A contract that gives a teacher the right to be employed till he retires is special, for unless he is old or rich the present value of his tenure right is probably his biggest asset. The Supreme Court, in dealing with recipients of welfare benefits, had held before Sindermann that statutory entitlements of indefinite duration have enough attributes of conventional property to be protected by the due process clause. See, e.g., Goldberg v. Kelly, 397 U.S. 254, 261-62, 90 S.Ct. 1011, 1016-17, 25 L.Ed.2d 287 (1970). Sindermann and the welfare cases extend to individuals who lack substantial assets of a conventional sort the protection of the due process clause for the unconventional assets they have.
The present case involves a two-year implied contract that when terminated had only one year to run. It is true that the difference between term and tenure contracts is one of degree and that if a teacher had only one year to go to retirement his stake in his tenure contract would be no greater than Vail's. But this is only to say that some contract rights are worth more than some property rights; it does not eliminate the distinction between tenure as property and a mere contract right. It is also true that Hostrop v. Board of Junior College Dist. No. 515, 471 F.2d 488, 494 (7th Cir. 1972), extended Sindermann to term employment contracts. But it did so uncritically, without discussion of the distinction I have just noted; and since, like Roth and Sindermann, it involved a teacher rather than an athletic coach, it is distinguishable from the present case by reference to a long history of judicial solicitude for the interests of teachers — especially college teachers, the plaintiffs in Roth, Sindermann, and Hostrop.
Daniel Webster argued to the Supreme Court in the Dartmouth College case that "professors have freeholds in their offices; subject only to be removed, by the trustees . . . for good cause . . . . No description of private property has been regarded as more sacred than college livings. They are the estates and freehold of a most deserving class of men . . . ." Trustees of Dartmouth College v. Woodward, 17 U.S. (4 Wheat.) 518, 583-84, 4 L.Ed. 629 (1819). See also Hartigan v. Board of Regents, supra, 49 W.Va. at 30-60, 38 S.E. at 709-18 (dissenting opinion). The idea that teachers have a special claim to judicial protection now goes by the name of academic freedom, "a concept fashioned from other constitutional rights, including the First Amendment and due process rights of faculty to avoid censure for the views they teach and espouse." Gray v. Board of Higher Educ., City of N Y, 692 F.2d 901, 909 (2d Cir. 1982); see also cases cited at id., n. 14; Martin v. Helstad, 699 F.2d 387, 391 (7th Cir. 1983); id. at 392-99 (concurring opinion). Most cases (again including Roth, Sindermann, and Hostrop) in which teachers have mounted constitutional challenges to their dismissal have involved alleged deprivations of freedom of speech — one of the liberties protected by the due process clause — as well as of a property right in continued employment. Although the Supreme Court in Roth and Sindermann, and a panel of this circuit in Hostrop, treated these as distinct rights, this may have been — though I admit I am speculating — because protection against arbitrary dismissal was thought necessary to prevent infringements of freedom of academic speech that would be too difficult to prove. The dismissal of a football coach does not endanger academic freedom.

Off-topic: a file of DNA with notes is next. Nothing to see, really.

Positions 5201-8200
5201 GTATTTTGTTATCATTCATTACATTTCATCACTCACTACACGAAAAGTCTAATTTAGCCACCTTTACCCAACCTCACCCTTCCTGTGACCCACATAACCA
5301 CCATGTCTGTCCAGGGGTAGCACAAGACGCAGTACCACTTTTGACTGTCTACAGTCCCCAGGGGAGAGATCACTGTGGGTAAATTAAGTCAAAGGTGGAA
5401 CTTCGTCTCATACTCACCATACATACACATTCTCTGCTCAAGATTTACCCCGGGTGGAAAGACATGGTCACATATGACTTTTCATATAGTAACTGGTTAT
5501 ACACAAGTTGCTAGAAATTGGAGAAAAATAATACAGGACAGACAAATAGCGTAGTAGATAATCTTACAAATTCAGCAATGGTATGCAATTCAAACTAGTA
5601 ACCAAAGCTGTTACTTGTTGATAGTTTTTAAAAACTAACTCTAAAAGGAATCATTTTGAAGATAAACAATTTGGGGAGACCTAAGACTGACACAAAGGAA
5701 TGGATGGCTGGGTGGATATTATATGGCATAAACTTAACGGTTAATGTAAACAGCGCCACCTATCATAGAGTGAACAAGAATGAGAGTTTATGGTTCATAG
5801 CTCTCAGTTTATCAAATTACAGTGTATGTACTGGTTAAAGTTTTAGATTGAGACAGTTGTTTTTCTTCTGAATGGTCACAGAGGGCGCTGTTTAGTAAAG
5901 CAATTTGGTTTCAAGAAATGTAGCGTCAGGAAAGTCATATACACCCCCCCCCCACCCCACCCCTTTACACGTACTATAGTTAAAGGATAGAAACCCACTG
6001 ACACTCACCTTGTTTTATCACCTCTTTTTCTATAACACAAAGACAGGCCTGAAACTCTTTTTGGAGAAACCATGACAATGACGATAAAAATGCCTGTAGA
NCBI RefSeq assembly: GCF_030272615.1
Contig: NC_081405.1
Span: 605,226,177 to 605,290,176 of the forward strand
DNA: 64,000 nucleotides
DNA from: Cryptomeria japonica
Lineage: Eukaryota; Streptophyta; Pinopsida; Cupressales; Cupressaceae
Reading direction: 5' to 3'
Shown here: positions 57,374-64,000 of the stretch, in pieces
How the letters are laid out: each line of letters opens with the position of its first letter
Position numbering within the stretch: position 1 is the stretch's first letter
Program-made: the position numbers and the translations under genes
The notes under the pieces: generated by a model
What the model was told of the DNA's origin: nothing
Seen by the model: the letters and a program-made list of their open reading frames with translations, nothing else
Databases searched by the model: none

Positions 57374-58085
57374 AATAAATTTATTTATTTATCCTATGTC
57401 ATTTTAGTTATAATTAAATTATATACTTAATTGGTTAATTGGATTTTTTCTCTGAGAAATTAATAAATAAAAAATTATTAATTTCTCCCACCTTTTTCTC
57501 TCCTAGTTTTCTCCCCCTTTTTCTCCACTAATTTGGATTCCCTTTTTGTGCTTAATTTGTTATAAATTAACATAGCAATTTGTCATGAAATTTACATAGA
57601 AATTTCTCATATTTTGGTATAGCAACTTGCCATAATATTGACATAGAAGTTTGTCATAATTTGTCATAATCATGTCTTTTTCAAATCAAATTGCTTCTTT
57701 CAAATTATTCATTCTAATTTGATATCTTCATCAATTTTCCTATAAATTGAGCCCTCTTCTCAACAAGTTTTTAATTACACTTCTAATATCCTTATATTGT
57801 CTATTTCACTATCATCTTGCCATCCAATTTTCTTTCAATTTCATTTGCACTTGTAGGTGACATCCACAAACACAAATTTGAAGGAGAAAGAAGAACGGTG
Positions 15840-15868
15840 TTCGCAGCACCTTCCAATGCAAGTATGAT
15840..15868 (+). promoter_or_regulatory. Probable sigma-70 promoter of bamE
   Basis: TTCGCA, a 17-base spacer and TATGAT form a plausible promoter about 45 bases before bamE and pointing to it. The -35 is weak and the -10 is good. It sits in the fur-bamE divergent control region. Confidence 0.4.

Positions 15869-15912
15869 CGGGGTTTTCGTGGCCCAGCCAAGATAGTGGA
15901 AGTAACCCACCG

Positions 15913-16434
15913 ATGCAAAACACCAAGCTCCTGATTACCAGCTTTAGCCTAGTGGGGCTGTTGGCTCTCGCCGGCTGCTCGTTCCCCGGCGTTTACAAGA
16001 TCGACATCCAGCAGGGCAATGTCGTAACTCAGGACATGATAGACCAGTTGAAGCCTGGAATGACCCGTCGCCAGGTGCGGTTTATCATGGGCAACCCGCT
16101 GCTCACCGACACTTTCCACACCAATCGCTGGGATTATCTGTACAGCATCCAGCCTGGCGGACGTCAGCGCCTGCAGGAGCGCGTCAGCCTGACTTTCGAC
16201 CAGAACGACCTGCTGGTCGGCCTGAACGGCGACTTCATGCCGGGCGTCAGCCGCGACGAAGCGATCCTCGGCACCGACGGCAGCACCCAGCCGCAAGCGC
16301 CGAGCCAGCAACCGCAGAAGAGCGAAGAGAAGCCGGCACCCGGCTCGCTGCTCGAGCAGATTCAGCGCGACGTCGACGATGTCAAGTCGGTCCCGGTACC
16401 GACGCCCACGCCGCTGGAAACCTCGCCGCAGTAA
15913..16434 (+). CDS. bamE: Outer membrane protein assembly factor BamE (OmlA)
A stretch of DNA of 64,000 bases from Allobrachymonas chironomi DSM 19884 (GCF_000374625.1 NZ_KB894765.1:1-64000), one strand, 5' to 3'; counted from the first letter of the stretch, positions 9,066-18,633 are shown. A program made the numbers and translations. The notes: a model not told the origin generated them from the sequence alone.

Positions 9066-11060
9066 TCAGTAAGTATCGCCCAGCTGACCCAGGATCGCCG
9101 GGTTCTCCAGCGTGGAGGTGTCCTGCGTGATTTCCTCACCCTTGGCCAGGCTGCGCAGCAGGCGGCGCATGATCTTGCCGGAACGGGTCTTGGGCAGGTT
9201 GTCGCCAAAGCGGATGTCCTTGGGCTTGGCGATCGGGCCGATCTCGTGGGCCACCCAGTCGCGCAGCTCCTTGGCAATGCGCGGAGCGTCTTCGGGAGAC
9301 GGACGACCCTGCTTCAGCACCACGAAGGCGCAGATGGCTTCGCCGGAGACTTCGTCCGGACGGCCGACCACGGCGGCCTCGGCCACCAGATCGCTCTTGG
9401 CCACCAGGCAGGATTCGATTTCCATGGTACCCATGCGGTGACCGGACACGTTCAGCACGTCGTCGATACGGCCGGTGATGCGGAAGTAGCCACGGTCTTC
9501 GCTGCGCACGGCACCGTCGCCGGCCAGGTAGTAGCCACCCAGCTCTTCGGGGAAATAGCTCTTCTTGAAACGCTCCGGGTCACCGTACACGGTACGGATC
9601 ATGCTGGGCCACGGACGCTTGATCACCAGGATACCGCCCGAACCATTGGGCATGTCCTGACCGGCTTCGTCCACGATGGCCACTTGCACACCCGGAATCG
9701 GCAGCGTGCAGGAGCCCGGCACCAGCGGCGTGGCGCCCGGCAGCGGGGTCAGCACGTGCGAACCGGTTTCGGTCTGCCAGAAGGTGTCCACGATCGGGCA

The First Circuit's recent decision in Casey v. DePetrillo, 697 F.2d 22 (1st Cir. 1983) (per curiam), which upheld the dismissal of a public school employees' section 1983 suit against local school officials, shows the difference between this case and Hostrop. The suit alleged that "the defendants injured [the plaintiffs] by breaching the plaintiffs' employment contracts," id. at 23, and was thus, "at bottom, a simple action for breach of contract for which the state provides a complete and adequate remedy" and which therefore "failed to state for relief under federal law," id. There is no indication that the plaintiffs were academic employees with tenure — but Mr. Vail is not an academic employee with tenure either.
But if Hostrop is indistinguishable from the present case, then let us overrule Hostrop, a decision of this court, not of the Supreme Court. The Supreme Court has never equated tenure with nontenure contracts; and we are not obliged to read Supreme Court decisions broadly in order to reach foolish results. I plead guilty, though, to Judge Eschbach's charge that I am "superimposing a unifying doctrinal thread onto the cases which would explain their outcomes in a principled fashion." I had understood this to be my job.
Suppose all this is wrong, however, and Vail's contract really did give him a Fourteenth Amendment property right; still, he would have a Fourteenth Amendment claim only if the breach of contract "deprived" him of that right. Whether it did depends on the precise content of the right. "Property interests . . . are created and their dimensions are defined by existing rules or understandings that stem from an independent source such as state law." Board of Regents v. Roth, supra, 408 U.S. at 577, 92 S.Ct. at 2709 (emphasis added). So we must determine exactly what right Vail's contract gave him under the laws of Illinois.